3) Paste the extracted string in the ‘SSH fingerprint’ field

4) When done, click SAVE

5) Next, let’s test to confirm the backups will be successful by clicking on BACKUP NOW from the System > Backup & Restore view

Configure Automatic Backups

Now that we have successfully configured our backups and confirmed the backups run successfully we can configure automatic backups. Automatic backups are important to ensure you always have a current backup you and your organization can feel confident in restoring in the event of an unrecoverable event.

1) Login to the NSX-T manager appliance

2) Navigate to System > Backup & Restore > EDIT (top right corner) > SCHEDULE

3) Fill in the following information in the SCHEDULE tab

Automatic Backup: Toggle on to enable automatic backups

Frequency: Choose Weekly or an Interval to specify below

At Interval of: determine the interval based on the frequency type selected above

  • Weekly Interval: Select which days of the week (1 or more) and the time of day the backup should be executed
  • Interval: Select how often you want the backups to occur (hour:min:sec). This allows for a more aggressive backup option for highly dynamic environments

Detect Configuration Change: Toggle on to allow the NSX-T manager to automatically trigger a backup when a change to the configuration is made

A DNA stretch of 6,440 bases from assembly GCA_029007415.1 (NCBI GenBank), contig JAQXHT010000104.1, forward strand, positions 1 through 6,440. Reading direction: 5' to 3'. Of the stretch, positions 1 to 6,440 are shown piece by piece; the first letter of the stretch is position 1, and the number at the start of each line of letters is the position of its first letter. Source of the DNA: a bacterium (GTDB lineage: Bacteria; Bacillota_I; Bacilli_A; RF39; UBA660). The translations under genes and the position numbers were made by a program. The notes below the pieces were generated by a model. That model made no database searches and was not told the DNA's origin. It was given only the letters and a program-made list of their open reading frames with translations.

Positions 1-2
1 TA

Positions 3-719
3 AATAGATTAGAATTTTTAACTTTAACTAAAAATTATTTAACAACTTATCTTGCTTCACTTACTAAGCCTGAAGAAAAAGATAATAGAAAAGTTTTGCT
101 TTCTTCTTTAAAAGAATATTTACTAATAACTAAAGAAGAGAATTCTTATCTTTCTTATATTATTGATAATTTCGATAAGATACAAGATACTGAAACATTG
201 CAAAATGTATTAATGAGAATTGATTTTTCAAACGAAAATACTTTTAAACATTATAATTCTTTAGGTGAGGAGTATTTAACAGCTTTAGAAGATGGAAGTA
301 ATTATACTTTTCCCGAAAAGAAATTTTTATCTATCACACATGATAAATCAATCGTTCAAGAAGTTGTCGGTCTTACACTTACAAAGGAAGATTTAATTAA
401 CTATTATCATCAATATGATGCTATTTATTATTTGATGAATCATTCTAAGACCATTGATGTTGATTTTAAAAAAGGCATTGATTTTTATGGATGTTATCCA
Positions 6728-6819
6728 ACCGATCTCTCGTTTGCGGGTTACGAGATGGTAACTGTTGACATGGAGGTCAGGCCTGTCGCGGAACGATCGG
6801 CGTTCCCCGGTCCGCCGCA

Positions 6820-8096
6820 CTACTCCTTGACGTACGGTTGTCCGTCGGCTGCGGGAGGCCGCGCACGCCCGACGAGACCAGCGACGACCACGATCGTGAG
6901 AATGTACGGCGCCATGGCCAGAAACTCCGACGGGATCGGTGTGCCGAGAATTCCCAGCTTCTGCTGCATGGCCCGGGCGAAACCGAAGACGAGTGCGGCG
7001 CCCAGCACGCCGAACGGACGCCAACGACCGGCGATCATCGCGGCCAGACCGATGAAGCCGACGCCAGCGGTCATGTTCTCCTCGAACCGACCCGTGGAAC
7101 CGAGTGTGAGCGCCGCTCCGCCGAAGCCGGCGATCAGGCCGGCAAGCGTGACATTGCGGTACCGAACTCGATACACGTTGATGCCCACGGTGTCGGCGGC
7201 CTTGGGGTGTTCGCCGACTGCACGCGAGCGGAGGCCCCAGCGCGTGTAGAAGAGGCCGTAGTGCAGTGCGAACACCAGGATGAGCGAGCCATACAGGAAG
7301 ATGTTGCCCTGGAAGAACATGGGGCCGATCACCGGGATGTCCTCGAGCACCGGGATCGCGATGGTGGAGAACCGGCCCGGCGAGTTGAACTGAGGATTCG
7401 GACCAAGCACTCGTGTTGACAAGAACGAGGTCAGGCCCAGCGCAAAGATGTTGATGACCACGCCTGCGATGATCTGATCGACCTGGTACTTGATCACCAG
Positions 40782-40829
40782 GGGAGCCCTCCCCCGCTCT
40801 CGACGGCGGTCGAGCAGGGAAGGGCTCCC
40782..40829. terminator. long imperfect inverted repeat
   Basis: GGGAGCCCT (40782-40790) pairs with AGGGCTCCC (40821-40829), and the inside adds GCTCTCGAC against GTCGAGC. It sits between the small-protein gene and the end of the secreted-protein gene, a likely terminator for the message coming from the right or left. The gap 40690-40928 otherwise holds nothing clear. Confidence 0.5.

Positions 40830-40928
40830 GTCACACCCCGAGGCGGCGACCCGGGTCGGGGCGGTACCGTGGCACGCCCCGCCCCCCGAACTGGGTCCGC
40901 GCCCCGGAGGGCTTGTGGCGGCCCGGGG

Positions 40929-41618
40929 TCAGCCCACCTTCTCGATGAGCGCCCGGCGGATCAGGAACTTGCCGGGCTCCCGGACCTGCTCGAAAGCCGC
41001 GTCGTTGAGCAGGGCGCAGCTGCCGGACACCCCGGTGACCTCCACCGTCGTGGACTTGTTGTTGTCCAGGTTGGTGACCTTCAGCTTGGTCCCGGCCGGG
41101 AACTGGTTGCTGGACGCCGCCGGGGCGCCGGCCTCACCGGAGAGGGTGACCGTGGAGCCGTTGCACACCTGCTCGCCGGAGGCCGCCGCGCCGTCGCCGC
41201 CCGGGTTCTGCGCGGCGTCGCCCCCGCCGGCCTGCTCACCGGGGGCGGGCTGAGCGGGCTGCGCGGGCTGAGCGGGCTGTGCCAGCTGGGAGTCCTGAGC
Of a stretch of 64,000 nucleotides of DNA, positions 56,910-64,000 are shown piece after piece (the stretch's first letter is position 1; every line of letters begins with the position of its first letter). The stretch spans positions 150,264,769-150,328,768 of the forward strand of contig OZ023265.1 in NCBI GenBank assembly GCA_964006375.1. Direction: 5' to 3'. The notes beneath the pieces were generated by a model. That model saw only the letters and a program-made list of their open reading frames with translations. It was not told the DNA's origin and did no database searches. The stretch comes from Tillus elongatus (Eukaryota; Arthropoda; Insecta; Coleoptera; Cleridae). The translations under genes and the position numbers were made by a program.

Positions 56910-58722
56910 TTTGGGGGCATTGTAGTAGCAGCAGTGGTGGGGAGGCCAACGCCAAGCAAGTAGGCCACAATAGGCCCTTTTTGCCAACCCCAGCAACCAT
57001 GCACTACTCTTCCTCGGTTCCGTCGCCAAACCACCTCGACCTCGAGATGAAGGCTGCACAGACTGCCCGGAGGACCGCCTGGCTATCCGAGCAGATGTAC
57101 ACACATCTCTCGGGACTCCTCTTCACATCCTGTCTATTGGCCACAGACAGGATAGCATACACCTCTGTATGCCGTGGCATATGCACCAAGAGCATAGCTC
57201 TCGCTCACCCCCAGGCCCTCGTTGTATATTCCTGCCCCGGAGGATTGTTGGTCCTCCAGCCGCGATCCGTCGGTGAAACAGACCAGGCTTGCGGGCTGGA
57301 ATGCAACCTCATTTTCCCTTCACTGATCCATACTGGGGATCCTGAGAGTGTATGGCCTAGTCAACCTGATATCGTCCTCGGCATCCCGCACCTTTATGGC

• Update Interval: Choose how much time must pass after a configuration change has been detected before the backup begins

4) When done, click SAVE

Backup File Structure

When implementing a backup solution it is important to understand what your backup file structure is going to look like in the event you need the backup files for a recovery and to validate successful backups as well as keep your backup folders organized.

When a backup job is run whether it be via a previously scheduled job via the scheduler or a manually run backup, the files and folders created are the same. Here is a breakdown of the NSX-T backup folder structure created on your SFTP server destination storage location.

Pruning your Backup Files with Cron